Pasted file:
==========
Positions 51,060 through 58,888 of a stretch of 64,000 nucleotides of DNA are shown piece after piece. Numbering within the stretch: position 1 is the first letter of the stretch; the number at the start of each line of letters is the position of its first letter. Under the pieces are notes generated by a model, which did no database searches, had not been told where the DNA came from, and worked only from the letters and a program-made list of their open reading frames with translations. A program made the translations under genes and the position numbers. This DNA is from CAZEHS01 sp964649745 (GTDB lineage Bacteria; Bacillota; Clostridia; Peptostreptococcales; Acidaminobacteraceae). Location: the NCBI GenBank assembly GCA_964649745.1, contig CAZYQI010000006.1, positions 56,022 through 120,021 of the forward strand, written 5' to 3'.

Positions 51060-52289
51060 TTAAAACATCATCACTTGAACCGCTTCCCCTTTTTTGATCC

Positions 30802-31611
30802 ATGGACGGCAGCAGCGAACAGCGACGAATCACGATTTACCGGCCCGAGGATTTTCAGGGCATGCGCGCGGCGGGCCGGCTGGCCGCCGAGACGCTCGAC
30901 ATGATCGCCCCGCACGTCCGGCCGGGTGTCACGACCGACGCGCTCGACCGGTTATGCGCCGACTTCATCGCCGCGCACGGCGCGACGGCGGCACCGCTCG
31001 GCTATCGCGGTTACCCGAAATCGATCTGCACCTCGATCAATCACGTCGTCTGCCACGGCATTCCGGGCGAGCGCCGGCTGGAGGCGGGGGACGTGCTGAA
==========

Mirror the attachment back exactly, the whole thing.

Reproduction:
Positions 51,060 through 58,888 of a stretch of 64,000 nucleotides of DNA are shown piece after piece. Numbering within the stretch: position 1 is the first letter of the stretch; the number at the start of each line of letters is the position of its first letter. Under the pieces are notes generated by a model, which did no database searches, had not been told where the DNA came from, and worked only from the letters and a program-made list of their open reading frames with translations. A program made the translations under genes and the position numbers. This DNA is from CAZEHS01 sp964649745 (GTDB lineage Bacteria; Bacillota; Clostridia; Peptostreptococcales; Acidaminobacteraceae). Location: the NCBI GenBank assembly GCA_964649745.1, contig CAZYQI010000006.1, positions 56,022 through 120,021 of the forward strand, written 5' to 3'.

Positions 51060-52289
51060 TTAAAACATCATCACTTGAACCGCTTCCCCTTTTTTGATCC

Positions 30802-31611
30802 ATGGACGGCAGCAGCGAACAGCGACGAATCACGATTTACCGGCCCGAGGATTTTCAGGGCATGCGCGCGGCGGGCCGGCTGGCCGCCGAGACGCTCGAC
30901 ATGATCGCCCCGCACGTCCGGCCGGGTGTCACGACCGACGCGCTCGACCGGTTATGCGCCGACTTCATCGCCGCGCACGGCGCGACGGCGGCACCGCTCG
31001 GCTATCGCGGTTACCCGAAATCGATCTGCACCTCGATCAATCACGTCGTCTGCCACGGCATTCCGGGCGAGCGCCGGCTGGAGGCGGGGGACGTGCTGAA